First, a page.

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Meaning

Rolling Stone included the Animals' "House of the Rising Sun" on its list of the greatest songs of all time. The Rock and Roll Hall of Fame declared the 1964 hit one of the songs that shaped rock and roll. And in 1999, the song was granted a Grammy Hall of Fame award.

But if there ever was an unlikely candidate for a number one hit, this is it. The Animals didn't come up with this song themselves: it's been sung in one form or another for at least a hundred years, though possibly for hundreds. And then there's the subject matter. Radio stations were reluctant to play a tune with lyrics that are presumably about a New Orleans brothel. On top of that, the single clocks in at well over four minutes, which was much too long for a song on the air in those days.

Somehow, though, "House of the Rising Sun" made it past those obstacles and onto the charts. Once out of the world of folk music, it became ingrained in mainstream American consciousness. What's so compelling about this dark tale?

Let's start by stripping the song down to its most basic elements. It's not really a song about New Orleans; for one thing, nobody's sure if there ever was a real "House of the Rising Sun," and for another, the song talks about going "down" to New Orleans, so the speaker must actually be from somewhere else. And it doesn't matter whether the song is about a brothel, or a prison (as has been suggested by at least one of the song's singers), or any other sordid place, because everybody can relate to the feeling of having done something they wish they hadn't. That's really the key to this song—the pain it expresses is universal. This is classic blues, and, in fact, this song has also gone by the name "Rising Sun Blues" over the years. The warning, "Oh mother, tell your children / Not to do what I have done," sends shivers up our spines because it taps into a very basic awareness of danger.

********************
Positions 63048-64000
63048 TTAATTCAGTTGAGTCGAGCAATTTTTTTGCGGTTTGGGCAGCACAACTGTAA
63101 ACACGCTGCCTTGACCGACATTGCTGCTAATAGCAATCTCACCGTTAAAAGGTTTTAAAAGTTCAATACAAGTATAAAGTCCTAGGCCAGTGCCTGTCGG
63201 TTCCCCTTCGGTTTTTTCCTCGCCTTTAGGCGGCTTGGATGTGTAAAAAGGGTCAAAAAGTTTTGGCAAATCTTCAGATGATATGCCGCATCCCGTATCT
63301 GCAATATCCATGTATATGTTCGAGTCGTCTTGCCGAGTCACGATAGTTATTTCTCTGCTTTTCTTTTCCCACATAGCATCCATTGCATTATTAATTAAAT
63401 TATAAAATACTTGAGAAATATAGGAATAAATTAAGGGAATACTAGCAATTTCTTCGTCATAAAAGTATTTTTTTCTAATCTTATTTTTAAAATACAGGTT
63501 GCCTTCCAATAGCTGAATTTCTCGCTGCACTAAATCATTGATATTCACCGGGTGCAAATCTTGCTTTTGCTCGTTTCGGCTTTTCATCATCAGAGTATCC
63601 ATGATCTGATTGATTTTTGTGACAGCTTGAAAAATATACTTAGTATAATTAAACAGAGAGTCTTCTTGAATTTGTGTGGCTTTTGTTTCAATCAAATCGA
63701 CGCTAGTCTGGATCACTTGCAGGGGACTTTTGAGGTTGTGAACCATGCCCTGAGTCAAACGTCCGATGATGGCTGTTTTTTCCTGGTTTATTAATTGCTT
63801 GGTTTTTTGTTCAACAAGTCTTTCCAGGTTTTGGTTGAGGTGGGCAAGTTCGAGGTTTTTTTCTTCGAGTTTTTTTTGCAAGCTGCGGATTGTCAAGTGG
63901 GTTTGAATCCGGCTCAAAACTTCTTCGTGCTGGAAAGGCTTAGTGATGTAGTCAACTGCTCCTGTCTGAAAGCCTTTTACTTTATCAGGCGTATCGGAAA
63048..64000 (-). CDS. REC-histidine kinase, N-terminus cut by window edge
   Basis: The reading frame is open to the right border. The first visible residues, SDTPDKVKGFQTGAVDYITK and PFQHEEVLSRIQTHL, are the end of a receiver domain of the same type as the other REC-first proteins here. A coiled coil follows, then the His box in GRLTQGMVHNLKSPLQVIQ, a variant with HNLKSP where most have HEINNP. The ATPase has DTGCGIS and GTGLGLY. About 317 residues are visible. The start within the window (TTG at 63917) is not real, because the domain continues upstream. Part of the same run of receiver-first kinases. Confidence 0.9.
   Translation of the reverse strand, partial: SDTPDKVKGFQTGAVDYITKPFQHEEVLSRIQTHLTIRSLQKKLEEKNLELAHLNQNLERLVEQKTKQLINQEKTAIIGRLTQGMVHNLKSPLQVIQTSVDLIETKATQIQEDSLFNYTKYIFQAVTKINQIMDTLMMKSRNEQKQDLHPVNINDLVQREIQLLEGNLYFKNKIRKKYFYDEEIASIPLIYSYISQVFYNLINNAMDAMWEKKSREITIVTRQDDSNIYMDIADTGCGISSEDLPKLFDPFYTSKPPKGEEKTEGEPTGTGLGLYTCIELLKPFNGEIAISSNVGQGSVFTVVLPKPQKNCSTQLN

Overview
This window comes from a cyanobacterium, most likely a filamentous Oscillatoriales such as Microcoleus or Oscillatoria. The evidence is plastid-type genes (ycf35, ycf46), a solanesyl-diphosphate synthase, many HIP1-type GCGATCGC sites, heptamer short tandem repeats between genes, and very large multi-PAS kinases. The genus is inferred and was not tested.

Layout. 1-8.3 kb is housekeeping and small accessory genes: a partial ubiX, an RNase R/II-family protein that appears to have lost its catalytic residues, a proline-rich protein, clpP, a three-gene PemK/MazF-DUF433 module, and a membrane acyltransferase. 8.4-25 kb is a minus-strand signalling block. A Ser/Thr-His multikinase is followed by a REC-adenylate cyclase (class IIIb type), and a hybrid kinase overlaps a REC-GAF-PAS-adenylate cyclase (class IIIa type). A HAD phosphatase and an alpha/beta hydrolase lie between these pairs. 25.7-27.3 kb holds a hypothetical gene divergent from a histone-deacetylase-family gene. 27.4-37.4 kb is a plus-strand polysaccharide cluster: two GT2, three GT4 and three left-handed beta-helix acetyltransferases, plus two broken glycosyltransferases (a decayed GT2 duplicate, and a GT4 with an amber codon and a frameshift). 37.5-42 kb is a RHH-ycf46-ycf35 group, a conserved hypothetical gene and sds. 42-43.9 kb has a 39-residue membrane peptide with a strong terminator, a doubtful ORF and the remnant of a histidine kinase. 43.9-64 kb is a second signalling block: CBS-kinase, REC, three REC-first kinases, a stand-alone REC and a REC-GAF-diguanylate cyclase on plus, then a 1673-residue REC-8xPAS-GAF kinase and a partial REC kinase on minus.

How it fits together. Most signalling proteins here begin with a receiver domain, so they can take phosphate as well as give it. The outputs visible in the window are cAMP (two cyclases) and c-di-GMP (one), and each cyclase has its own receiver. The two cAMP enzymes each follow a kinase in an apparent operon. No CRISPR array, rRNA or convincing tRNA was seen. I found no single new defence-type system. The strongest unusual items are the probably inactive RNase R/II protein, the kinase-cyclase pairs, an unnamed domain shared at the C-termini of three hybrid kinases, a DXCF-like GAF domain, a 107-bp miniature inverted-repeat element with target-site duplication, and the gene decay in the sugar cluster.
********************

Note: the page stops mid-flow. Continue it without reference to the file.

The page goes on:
This song traveled a long path before it made it all the way to The Animals. The earliest known recording was made by Clarence "Tom" Ashley in 1933 (Ted Anthony, Chasing the Rising Sun: The Journey of an American Song, 22). Ashley was a Tennessee folk singer who sang a version of the song while traveling through the South with a patent medicine show during the first half of the century. His version featured a male protagonist, though gender in the song has changed frequently. Next up was Georgia Turner, the sixteen-year-old daughter of a Kentucky miner. In 1937, she sang the song for musicologist Alan Lomax on her neighbor's front porch. Turner's version warned women to stay away from the House of the Rising Sun. She sang of the ruin of "many a poor girl" and she pleaded with someone to tell her "baby sister never do like I have done." (You might notice that she sings in a major key, instead of the minor key we're familiar with from The Animals' version. Both keys are common in recordings of this song.)

Lomax, like his father John Lomax, was intent on capturing the folk songs of America's past before they were lost. He recorded Turner's rendition of "The Risin' Sun Blues" in Middlesboro, and he recorded similar versions of the song two more times before leaving Kentucky. (For an interesting discussion about folk music, authenticity, and the Lomaxes, check out this section of our module on Woody Guthrie's "Do Re Mi.") Additionally, Lomax recorded a man in England named Harry Cox singing a song called "She Was a Rum One," which is what Cox presented when asked for the song about the "rising sun." In that version, there's a lyric that goes, "If you go to Lowestoft, / And ask for the Rising Sun / There you'll find two whores / And my old woman's one" (Anthony 25-26).  Some people have claimed that the song was originally an English folk song brought over with settlers coming to America, but other than this Cox version, there's no hard evidence of this.

No one whom Lomax talked to in the United States seemed to know where the song came from. Turner described it as something she heard her parents and grandparents sing. Ashley also knew little about its origins. Performing the song later in life (he made an additional recording around 1960), he simply said, "It's too old for me to talk about" (Anthony 29). A bit further west, other, far more bawdy, versions bubbled up out of the Ozarks. In these, it's generally clear that the song is about prostitutes.